Laser Discectomy Periprocedural Care

Updated: Aug 30, 2017
  • Author: Jasvinder Chawla, MD, MBA; Chief Editor: Erik D Schraga, MD  more...
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Periprocedural Care

Equipment

Although numerous laser wave lengths have been used in both the experimental and clinical setting, no consensus exists regarding selection of laser, treatment duration, or energy requirements. The following kinds of lasers are currently used.

Neodymium:yttrium-aluminum-garnet laser

Ascher and Choy et al performed the first neodymium (Nd):yttrium-aluminum-garnet (YAG) laser discectomy in the mid-1980s. [13]  Their procedure consisted of fluoroscopically guided insertion of a needle into the disc space to be treated and threading of a thin laser fiber through the needle into the disc space.

Activation of the laser with delivery of approximately 1200 J (in short bursts to avoid heating the adjacent tissues) into the disc cavitated the nucleus and ablated a small amount of tissue. [13] The products of vaporization (steam and carbon particles) were allowed to escape through the spinal needle surrounding the laser fiber. At the end of the procedure, the needle site was covered with an adhesive bandage, and the patient was discharged.

These investigators postulated that removal of even a small volume of tissue from the disc resulted in a large drop in intradiscal pressure. [13] They believed that this may be the mechanism responsible for prompt and marked pain relief in patients who were treated for radiculopathy secondary to degenerative disc protrusion and contained herniations. They suggested that the procedure would not be useful for patients with uncontained herniations or sequestered disc fragments outside the disc space loose in the spinal canal.

Ascher, Choy, and others have performed this procedure in more than 1000 patients, with long-term pain relief reported in 70-80%. The procedure is appealing in that it is performed on an outpatient basis with conscious sedation.

Percutaneous laser disc decompression (PLDD) with a 1.06 Nd:YAG laser has been approved by the US Food and Drug Administration (FDA). Generally, laser discectomy is believed to be equivalent to other percutaneous discectomy procedures, such as chemonucleolysis and automated percutaneous lumbar discectomy (APLD) using a reciprocating suction cutter.

Potassium titanyl phosphate laser

The crystal of potassium, titanyl, and phosphate (KTP) produces laser light that is lime-green. This laser employs fiber optics and is directed easily into disc space through a spinal needle. Davis first used KTP laser for laser discectomy and reported results essentially the same as those described by Ascher, Choy, and others. [15]

In early experience, the procedure was found to be safe and effective, and the FDA subsequently approved the KTP laser for this application. Manufacturers subsequently developed side-firing probes, which make it possible to point the laser energy in almost any direction, minimizing the risk of injury to structures anterior to the spinal column (eg, aorta, vena cava, and iliac vessels).

Holmium:yttrium-aluminum-garnet laser

The holmium (Ho):YAG laser has its wavelength in the middle of the infrared range, a range that is absorbed well by water. It is fiberoptic. An effective dose of energy can be introduced into the disc via fibers introduced percutaneously through a needle or catheter. The Ho:YAG laser is a pulsed laser, in contrast to the continuous-wave near-infrared lasers, and therefore has the theoretical advantage of producing minimal amounts of heat in adjacent tissues.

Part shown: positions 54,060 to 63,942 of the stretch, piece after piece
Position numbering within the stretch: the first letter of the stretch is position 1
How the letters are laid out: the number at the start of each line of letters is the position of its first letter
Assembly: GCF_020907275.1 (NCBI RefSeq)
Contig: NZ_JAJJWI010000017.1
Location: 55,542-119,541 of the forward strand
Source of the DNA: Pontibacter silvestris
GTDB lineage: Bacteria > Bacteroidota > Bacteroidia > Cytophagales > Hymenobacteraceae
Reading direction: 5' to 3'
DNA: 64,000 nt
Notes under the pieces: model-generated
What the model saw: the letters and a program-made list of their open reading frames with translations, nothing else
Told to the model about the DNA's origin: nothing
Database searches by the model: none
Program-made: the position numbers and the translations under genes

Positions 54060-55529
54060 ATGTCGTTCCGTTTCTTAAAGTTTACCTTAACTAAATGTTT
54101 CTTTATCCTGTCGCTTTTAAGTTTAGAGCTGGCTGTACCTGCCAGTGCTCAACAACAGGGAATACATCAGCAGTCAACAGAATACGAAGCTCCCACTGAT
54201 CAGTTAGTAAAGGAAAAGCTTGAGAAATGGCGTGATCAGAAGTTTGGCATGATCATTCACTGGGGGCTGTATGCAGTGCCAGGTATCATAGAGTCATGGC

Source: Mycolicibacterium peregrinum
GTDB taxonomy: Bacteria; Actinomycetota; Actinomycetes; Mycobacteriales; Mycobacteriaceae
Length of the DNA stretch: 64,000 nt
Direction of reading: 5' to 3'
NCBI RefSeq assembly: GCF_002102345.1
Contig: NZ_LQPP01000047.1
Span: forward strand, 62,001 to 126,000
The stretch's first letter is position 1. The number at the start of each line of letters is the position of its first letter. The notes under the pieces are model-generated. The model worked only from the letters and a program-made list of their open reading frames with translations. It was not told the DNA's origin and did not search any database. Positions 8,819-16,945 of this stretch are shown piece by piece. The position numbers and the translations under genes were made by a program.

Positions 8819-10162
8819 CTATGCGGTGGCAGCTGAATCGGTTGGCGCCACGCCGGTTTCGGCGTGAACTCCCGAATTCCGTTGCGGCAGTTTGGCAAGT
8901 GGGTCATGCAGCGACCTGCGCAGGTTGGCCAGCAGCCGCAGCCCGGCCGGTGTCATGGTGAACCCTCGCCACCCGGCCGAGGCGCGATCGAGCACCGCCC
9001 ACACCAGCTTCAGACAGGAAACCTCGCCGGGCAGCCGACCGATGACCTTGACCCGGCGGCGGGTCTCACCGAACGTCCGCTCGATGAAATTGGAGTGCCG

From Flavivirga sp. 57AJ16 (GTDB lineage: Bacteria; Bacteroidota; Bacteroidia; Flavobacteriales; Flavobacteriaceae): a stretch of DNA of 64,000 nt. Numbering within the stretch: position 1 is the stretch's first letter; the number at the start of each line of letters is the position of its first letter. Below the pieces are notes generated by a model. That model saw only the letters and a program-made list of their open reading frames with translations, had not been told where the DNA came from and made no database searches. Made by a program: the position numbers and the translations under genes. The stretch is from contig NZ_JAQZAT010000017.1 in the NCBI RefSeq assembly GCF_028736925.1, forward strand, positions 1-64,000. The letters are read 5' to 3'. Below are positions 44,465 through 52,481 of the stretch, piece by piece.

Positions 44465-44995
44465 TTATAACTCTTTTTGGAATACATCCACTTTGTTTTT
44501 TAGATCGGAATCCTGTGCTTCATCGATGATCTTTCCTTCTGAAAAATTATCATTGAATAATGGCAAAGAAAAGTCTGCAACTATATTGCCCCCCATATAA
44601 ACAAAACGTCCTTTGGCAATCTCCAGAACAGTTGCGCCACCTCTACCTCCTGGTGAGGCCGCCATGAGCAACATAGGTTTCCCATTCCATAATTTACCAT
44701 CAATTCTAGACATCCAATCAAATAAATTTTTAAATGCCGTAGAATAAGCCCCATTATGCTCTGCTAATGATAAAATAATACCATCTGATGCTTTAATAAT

With a pulse width of approximately 250 ms at 10 Hz and 1.6 J per pulse, virtually no temperature rise is noted in adjacent tissues. When 1200 J of Ho:YAG laser energy was introduced into the disc through a 400 µm fiber with the same parameters, it consistently produced a 2 cm × 1.5 cm × 1 cm defect in the nucleus pulposus. The defect can be localized precisely in the disc by means of fluoroscopic needle guidance. The defect should be in the posterior quadrant just anterior to the site of herniation.

Early experience revealed the procedure to be safe and effective (as were Nd:YAG and KTP laser procedures), sufficiently so to justify FDA approval for marketing of this application.

In testing various lasers (including carbon dioxide lasers in continuous wave and pulse mode; erbium:YAG; Nd:YAG 1318 µm and 1064 µm; argon; Ho:YAG; and excimer), Choy in 1995 found the greatest efficiency in the carbon dioxide laser in continuous wave and pulse mode and the lowest efficiency in the argon laser. [13]  Data on the Ho:YAG laser were unreliable because of the early generation of laser tested. The Nd:YAG was second only to the carbon dioxide laser, and because the latter has no waveguide, the authors deemed the Nd:YAG the laser of choice for PLDD.

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Patient Preparation

All percutaneous methods rely on the posterolateral approach to the disc as described by Day. [26]  Use local anesthetic supplemented with light sedation to avoid inadvertent root injury.

The injection procedure can be performed in an operating room or in a special procedure room of a radiology department, provided that the necessary equipment, anesthesia, emergency cart, and trained personnel are available.

The prone or lateral decubitus position is satisfactory if the patient can be positioned properly and stabilized to afford a lateral approach to the disc space. Radiation exposure of the patient in a typical procedure is equivalent to that encountered in a five-view lumbosacral spine series.

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